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Wyoming News Briefs

Baby stroller allegedly used to steal drone

CODY (WNE) — The Cody man charged in July with endangering his daughter by allowing her to be in the presence of meth was recently charged with burglary, theft and conspiracy to commit burglary after he and another Cody man allegedly used a baby stroller to steal a drone from Walmart on Aug. 2.

Jeremy Johnstone, 25, is accused of partnering with Brad L. Corbin to steal the drone. They face the same charges.

Cody Police Officer Steven Bassett was dispatched to Walmart at around 4:30 p.m. on Aug. 18 to help employees identify two unknown males.

A Walmart employee told Bassett a drone was missing from the electronics department, and two male subjects, later identified as Corbin and Johnstone, were seen on security camera footage leaving the store with it, according to the affidavit.

A security video showed Corbin and Johnstone entering Walmart on Aug. 2 pushing a child in a stroller. The lower basket of the stroller was empty when they entered the store, the affidavit said.

The video showed the pair making their way to the electronics department. Corbin picked up a white box containing the missing drone, valued at $339, and placed it in the lower basket of the stroller, the affidavit said. The Walmart employee said he had found the anti-theft device from the drone box in the hardware aisle.

Corbin and Johnstone were then seen walking out of the store without attempting to pay for the drone, which was still located in the lower basket of the stroller, the affidavit said.

At the time of the alleged theft, both Corbin and Johnstone had been banned from Walmart.

If convicted of all charges, both Corbin and Johnstone could face up to 20.5 years in prison and have to pay a maximum $20,750 fine, according to the charging documents.

Man who allegedly hit city bus pleads not guilty to nine charges

CHEYENNE (WNE) — A Cheyenne man who allegedly collided with a city bus near Frontier Mall following a high speed chase has pleaded not guilty to nine charges related to the incident. 

Kolby Cline, 26, entered his plea during his arraignment Monday afternoon in Laramie County District Court. 

Cheyenne Police Department public information officer Alexandra Farkas previously told the Wyoming Tribune Eagle that Cline began driving recklessly near South Greeley Highway on July 18. He collided with the bus after running a red light at the intersection of Powderhouse Road and Prairie Avenue.

After the crash, which left Cline’s truck on its side, he allegedly tried to escape on foot. A Wyoming Highway Patrol trooper stopped him soon after. Cline was taken to Cheyenne Regional Medical Center for minor injuries and released into the custody of the Laramie County Sheriff ’s Office for booking later that afternoon.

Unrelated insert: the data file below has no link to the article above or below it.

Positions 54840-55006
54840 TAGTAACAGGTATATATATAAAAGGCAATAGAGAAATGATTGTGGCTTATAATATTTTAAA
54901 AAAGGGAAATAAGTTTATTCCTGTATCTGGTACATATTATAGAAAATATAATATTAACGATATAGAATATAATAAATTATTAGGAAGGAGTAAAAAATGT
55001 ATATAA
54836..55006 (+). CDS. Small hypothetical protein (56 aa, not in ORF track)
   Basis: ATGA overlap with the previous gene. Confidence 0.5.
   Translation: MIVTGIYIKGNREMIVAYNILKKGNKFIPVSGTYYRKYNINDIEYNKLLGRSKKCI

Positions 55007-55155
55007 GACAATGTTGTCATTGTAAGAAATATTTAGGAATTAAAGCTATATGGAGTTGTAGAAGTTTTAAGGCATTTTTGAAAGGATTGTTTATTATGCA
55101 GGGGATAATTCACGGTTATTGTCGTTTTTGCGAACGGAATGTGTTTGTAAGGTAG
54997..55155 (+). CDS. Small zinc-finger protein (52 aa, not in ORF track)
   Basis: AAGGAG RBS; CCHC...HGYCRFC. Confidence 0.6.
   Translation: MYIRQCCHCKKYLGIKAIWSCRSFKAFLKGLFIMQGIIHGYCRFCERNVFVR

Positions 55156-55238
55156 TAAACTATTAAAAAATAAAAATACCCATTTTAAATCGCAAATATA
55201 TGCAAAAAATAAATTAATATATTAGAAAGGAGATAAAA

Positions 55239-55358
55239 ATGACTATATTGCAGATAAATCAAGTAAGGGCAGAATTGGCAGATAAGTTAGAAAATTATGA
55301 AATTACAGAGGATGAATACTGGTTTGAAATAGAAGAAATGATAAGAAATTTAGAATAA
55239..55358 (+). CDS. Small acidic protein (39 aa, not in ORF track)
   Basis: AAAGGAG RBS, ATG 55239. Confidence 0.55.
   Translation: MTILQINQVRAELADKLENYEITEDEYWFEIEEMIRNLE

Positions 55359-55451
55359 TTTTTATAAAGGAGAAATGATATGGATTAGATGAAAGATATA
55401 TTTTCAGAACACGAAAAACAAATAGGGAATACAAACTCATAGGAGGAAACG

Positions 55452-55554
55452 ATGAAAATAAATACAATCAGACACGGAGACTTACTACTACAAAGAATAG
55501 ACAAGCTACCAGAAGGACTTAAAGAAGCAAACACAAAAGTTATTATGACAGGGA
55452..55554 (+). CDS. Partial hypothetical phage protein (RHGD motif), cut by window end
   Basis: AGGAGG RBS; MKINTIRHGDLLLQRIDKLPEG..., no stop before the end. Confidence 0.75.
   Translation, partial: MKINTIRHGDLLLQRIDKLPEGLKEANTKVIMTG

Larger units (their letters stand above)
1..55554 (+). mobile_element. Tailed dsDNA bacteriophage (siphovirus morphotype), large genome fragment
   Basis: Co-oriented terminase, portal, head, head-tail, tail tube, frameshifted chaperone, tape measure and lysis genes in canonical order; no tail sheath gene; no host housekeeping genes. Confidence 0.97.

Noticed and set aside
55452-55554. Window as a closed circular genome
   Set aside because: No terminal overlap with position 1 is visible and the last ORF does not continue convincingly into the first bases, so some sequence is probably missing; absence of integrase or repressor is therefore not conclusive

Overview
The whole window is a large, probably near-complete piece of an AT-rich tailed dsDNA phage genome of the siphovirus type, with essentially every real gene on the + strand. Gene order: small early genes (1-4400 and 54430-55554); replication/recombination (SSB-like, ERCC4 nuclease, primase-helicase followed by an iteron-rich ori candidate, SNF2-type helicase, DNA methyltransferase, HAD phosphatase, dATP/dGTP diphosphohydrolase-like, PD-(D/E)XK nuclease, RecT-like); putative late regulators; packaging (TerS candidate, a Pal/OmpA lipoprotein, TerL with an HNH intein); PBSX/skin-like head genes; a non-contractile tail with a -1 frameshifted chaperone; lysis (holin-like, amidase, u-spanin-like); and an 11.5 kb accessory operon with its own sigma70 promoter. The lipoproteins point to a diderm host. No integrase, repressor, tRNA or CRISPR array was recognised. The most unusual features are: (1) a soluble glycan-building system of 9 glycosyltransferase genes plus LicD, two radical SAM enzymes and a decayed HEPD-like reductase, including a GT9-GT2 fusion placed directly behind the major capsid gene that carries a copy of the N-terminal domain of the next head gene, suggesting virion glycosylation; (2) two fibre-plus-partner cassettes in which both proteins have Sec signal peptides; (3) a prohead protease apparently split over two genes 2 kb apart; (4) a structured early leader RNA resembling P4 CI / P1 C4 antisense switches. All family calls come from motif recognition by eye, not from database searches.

Cline was booked on nine charges: reckless driving, hit and run, driving without an interlock device, interference with a peace officer (resisting arrest), failure to maintain insurance, no valid driver’s license, failure to stop at a stop light and two counts of property destruction (greater than $1000).

At the time of his arrest, law enforcement discovered that his license was suspended due to a previous charge of driving under the influence, according to court documents.

The documents also indicated that Cline likely totaled the city bus he struck. CPD estimated that a replacement would cost roughly $150,000. Cline also allegedly struck another vehicle at the same time. The driver of that vehicle later went to the emergency room after reporting pain in her neck and right arm.

District Judge Steven Sharpe set Cline’s trial for Jan. 3, 2024.

Search continues for missing hiker in Wind River Mountains

LANDER (WNE) — The search for a missing hiker in a remote area of the Wind River Mountains continues with no sign of the missing man. 

On Saturday, September 2, Steven Allen Keller, 76, became separated from his companions just a short distance from the group’s camp near Steamboat Lake in the Wind River Mountains, within the Wind River Indian Reservation.

Keller is six feet tall, around 170 pounds, and was last seen on September 2 wearing a green jacket and a black, blue and green Patagonia fleece.

The members of Keller’s party immediately began searching for him. After several hours of searching on their own, the party reached out for help by pressing an SOS on a satellite communication device. 

The following morning, crews from Fremont County Search and Rescue were flown into the area to begin searching. A UH-60 Black Hawk helicopter from the Wyoming National Guard as well as Tip Top Search and Rescue’s UH-1 helicopter transported searchers into the area and provided an aerial search. 

Severe weather hampered aerial search efforts on Monday. Tribal Game and Fish officials also went into the area on Monday and began searching. 

As weather allowed, aerial searches were resumed and more ground search teams were inserted into the area by helicopter. 

The remoteness of the area, the high elevation, and the extremely rugged terrain have made searching extremely difficult and there has been no sign of the missing man. 

As the search continues, anyone with any information which may be helpful to the search effort is encouraged to contact the Fremont County Sheriff’s Office or the Shoshone and Arapaho Tribal Game and Fish Office. 

Grizzly trapped, killed

CODY (WNE) — A grizzly bear was trapped early last Sunday after being spotted by a landowner in an area north of the Powell highway, near Lane 16.